Quick-what's your favorite color? Does it make you feel good? The idea that certain colors can affect how we feel is not new. Many believe certain colors can make you more productive, relaxed, or excited, for example.

For the last 20 years, I have specialized in healthcare interior design and healing environments. Over the years, clients have often asked me what colors are most appropriate for healthcare settings.

You might assume that there is a link between color and patient health, perhaps. Yet you may be surprised to learn that, to date, color guidelines for healthcare environments have not been supported by any scientific research.

The Center for Health Design, based in Concord, California, partnered with the Coalition for Health Environments Research (CHER) to produce a report written by Ruth Brent Tofle, Benyamin Schwartz, So-Yeon Yoon, and Andrea Max-Royale titled “Color in Healthcare Environments: A Critical Review of the Research Literature.”

Utilizing online searches, the authors scanned more than 3,000 titles to critically review relevant research to answer these two questions:

  1. What is empirically known about human response to color and how, if at all, does color influence human perception or behavior in a specific setting?

  2. Which color design guidelines for healthcare environments, if any, have been supported by scientific research findings?

The authors attempted to separate the common myths and realities in color studies. They found there was not enough evidence to make a direct correlation between particular colors and health outcomes.

They also found that specifying particular colors to influence emotional or mental and behavioral states had not been substantiated-there is no evidence that a one-to-one relationship exists between any particular color and an emotion. Our emotional responses to colors are learned and affected by culture, and by a person's physiological and psychological makeup.

So much affects the way individuals see color. Rebecca L. Ewing, color consultant, said that functional response to color is subjective and everyone responds differently. “These responses are due to our personal experiences and personal history,” she says.

Ewing notes that several factors influence color preferences, including:

  • Religious affiliation;

  • Geographic location-climate and region;

  • Socio-economic background; and

  • Age.

And that's not all. I believe that how we “see” the color is also affected by:

  • The way the lighting of a space is designed;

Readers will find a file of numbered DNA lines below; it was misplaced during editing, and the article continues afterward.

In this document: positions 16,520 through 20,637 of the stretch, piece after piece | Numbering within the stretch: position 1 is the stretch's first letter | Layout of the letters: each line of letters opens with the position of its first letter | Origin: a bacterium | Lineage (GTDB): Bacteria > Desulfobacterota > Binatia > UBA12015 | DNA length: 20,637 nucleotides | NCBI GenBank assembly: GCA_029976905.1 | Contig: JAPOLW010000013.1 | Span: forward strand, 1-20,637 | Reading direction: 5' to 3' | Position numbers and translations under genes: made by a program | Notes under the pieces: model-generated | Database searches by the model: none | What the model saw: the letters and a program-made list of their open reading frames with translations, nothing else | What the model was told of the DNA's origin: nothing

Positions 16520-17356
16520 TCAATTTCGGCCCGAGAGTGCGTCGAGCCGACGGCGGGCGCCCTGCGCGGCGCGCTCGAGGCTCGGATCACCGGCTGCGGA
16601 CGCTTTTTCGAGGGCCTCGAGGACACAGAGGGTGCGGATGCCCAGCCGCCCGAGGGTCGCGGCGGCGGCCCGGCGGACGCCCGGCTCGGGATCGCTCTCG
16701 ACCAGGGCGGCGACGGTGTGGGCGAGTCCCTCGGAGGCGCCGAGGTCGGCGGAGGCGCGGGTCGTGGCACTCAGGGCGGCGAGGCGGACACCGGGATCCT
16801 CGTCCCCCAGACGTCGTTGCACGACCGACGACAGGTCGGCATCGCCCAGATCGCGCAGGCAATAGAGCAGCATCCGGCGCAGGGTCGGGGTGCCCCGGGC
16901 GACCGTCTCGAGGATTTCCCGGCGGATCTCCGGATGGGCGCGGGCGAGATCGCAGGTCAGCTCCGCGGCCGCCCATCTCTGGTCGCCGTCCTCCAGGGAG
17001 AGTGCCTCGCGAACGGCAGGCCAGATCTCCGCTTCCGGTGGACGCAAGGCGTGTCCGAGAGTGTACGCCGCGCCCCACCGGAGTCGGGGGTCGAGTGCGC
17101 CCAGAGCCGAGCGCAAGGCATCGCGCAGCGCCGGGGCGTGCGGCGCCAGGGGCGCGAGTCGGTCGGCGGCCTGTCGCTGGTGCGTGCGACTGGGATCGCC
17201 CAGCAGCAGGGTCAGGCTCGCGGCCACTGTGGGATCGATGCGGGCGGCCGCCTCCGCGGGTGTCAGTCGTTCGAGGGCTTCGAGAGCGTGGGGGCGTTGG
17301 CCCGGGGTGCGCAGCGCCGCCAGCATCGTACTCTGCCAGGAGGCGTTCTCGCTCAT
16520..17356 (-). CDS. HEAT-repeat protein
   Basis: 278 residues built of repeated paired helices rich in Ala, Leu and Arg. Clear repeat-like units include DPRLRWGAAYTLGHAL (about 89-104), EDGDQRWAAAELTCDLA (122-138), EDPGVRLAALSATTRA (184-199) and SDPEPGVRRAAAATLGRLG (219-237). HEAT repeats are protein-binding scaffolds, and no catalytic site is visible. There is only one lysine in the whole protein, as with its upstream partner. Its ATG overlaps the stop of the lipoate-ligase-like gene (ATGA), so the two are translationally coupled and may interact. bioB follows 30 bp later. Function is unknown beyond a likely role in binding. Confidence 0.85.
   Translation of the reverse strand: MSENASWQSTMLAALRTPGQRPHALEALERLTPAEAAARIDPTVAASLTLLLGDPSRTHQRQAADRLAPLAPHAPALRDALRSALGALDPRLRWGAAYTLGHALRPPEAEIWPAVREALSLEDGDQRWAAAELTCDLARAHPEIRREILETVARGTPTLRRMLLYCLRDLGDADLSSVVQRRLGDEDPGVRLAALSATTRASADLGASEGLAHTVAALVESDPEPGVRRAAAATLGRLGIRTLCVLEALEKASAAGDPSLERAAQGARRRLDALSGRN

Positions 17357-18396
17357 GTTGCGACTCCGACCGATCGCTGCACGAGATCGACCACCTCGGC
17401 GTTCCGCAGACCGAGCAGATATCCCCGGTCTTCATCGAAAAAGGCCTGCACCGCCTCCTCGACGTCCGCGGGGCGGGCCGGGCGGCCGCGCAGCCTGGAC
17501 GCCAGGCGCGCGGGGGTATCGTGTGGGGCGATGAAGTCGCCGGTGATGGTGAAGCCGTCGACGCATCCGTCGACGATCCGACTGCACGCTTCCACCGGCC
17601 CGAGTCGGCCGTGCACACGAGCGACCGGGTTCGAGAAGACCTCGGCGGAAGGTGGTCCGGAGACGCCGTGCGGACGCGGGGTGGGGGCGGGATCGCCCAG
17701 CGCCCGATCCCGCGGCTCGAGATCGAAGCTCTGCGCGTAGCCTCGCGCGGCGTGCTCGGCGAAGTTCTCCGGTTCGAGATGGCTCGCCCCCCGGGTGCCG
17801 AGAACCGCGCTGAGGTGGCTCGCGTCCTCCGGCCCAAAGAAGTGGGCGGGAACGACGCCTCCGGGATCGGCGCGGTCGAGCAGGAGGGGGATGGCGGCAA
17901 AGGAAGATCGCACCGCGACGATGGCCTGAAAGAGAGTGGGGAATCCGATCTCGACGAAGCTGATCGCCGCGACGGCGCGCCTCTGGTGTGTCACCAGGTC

• The size and shape of a space; and

  • Color trends and style, such as in clothing and cars.

We choose colors we like based on all these things.

Let's take green for instance. It's the mix of the happiness of yellow and the dignity of blue. It is generally known as a color that represents life. Found in nature, green represents fresh grass and trees reaching for the sky. Having a “green thumb” means you are good at gardening and growing plants.

During the Renaissance, it was common for a bride to wear a green wedding gown. Green meant that the crops were healthy and growing, so the green dress meant a woman was fertile.

And what about “hospital green”? Years ago, many operating rooms and scrubs were green. Green is the complementary color to red. If you are a surgeon and looking at a lot of blood, the afterimage you saw when you looked away from the surgical site could be neutralized with green.

Green comes in so many variations, from a deep forest green to the popular chartreuse, and everything in between. With so many hues, “green” to you might very well be a different color than it is to the person sitting next to you. And where one might see life and growth, another might see mold, decay, or the wicked witch.

Color is a very powerful tool. Many researchers have concluded that the human eye can see 7-10 million colors, while marketing research has indicated that 80% of visual information is based on color. Those numbers are astounding.

Our judgment of color from one healthcare setting to another is based on our layers of experiences. Throughout our lives, each of us been visually trained on what to expect-colorwise-when we enter a waiting room, an exam room, an operating room, a patient room, or a hospital lobby. Even our geographic location enters into the picture: What's commonly seen in the Northeast is likely quite a bit different than what you'll find in the Southwest.

The bottom line? It's very challenging to reach definitive conclusions about the most appropriate colors for healthcare settings. More evidence-based design research needs to be done to make correlations between colors and health outcomes. But, in the meantime, most administrators will agree that it's a good idea to trust the experience of design professionals … and to trust our senses. HCD Mary Bamborough, IIDA, is director of interior design at GMB Architects + Engineers in Holland, Michigan. For more information, please visit www.gmb.com. Healthcare Design 2011 January;11(1):20-21